Mama tried squeezing the aints outta me
Said ain’t nobody gon take you serious
You speak like Underground Railroad
Said I raised you to be proud and pontificatin
Not shuckin and jivin
And I responded with a mountain of a shrug
That sounded like yes ma’am when my lips opened
My aints ain’t welcome in my house
Cus mama ain’t finna have my aints slippin out
Around the apricot masses
Have em thinkin
We hood rich when we really suburban poor
Have em thinkin
My tongue outta shape when it really be doin aerobics
Ain’t gon be no aints even if they gotta be lynched from my throat
Flogged from my vocabulary
In front of my whole family
It’s called teaching a lesson
But the aints that had to escape from my throat
Got caught and sold
To the same ones I was told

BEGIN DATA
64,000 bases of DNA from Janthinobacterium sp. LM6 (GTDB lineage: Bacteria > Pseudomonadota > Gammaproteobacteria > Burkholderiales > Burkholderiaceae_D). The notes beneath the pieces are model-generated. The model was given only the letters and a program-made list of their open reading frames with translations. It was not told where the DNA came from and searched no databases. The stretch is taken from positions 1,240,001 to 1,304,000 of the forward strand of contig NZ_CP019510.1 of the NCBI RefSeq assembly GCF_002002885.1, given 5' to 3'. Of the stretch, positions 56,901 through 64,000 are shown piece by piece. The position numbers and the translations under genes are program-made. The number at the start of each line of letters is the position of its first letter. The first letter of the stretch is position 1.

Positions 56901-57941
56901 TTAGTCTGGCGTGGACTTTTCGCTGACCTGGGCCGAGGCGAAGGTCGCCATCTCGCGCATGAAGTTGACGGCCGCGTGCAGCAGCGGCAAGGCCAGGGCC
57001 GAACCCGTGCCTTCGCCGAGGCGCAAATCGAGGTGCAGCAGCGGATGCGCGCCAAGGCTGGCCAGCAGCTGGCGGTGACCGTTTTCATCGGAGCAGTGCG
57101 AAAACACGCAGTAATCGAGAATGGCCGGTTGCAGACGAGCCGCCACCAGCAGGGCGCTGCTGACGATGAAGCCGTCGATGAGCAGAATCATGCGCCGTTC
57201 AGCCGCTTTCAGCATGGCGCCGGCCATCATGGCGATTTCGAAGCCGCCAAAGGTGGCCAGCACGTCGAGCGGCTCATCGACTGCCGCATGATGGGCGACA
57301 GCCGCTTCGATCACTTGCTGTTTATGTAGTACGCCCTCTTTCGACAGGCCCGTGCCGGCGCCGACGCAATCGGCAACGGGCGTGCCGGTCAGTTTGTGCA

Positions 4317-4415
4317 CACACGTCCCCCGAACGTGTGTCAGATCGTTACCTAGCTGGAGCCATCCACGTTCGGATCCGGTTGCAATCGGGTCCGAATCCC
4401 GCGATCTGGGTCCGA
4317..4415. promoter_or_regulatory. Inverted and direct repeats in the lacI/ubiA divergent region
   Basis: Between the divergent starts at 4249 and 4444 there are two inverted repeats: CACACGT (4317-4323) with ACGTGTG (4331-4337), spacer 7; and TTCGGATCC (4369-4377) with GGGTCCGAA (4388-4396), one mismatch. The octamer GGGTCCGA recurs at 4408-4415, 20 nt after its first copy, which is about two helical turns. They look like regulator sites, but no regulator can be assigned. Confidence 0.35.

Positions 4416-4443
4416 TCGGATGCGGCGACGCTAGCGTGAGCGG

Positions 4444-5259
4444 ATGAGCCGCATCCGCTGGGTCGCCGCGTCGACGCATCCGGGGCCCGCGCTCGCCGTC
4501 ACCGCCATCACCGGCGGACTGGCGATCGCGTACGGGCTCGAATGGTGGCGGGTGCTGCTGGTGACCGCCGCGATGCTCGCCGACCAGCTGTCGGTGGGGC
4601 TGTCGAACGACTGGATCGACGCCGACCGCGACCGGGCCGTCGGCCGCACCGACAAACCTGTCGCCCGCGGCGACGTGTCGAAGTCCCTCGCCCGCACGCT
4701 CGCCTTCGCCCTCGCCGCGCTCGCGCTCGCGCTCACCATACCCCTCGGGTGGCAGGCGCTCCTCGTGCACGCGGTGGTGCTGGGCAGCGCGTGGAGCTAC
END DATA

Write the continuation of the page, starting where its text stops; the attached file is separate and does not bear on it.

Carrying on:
I couldn’t have ain’t around
Now they got ain’t brewin up on the stove
Got ain’t painted on they front porch
Got ain’t all in they interior
Bring ain’t with them to school
They pound my shoulder with the index of their hands
Like “ain’t you heard?
Aints that new groove –
Ain’t what we got hot?
Ain’t we who all the new aints belong too?”
Ain’t I nod in hesitant approval?
Ain’t that what I’m sposed to do?
Joshua Everett is from Leeds, Alabama. His writing ranges in topics from love to racism to awkwardly stumbling through young adulthood. Music has strong influences on his writing, especially hip-hop, jazz, and soul. He seeks to infuse these distinct African-American art forms to make work that people can really feel. He currently works as a community organizer in Jacksonville, Florida with Interfaith Coalition for Action Reconciliation and Empowerment (I.C.A.R.E).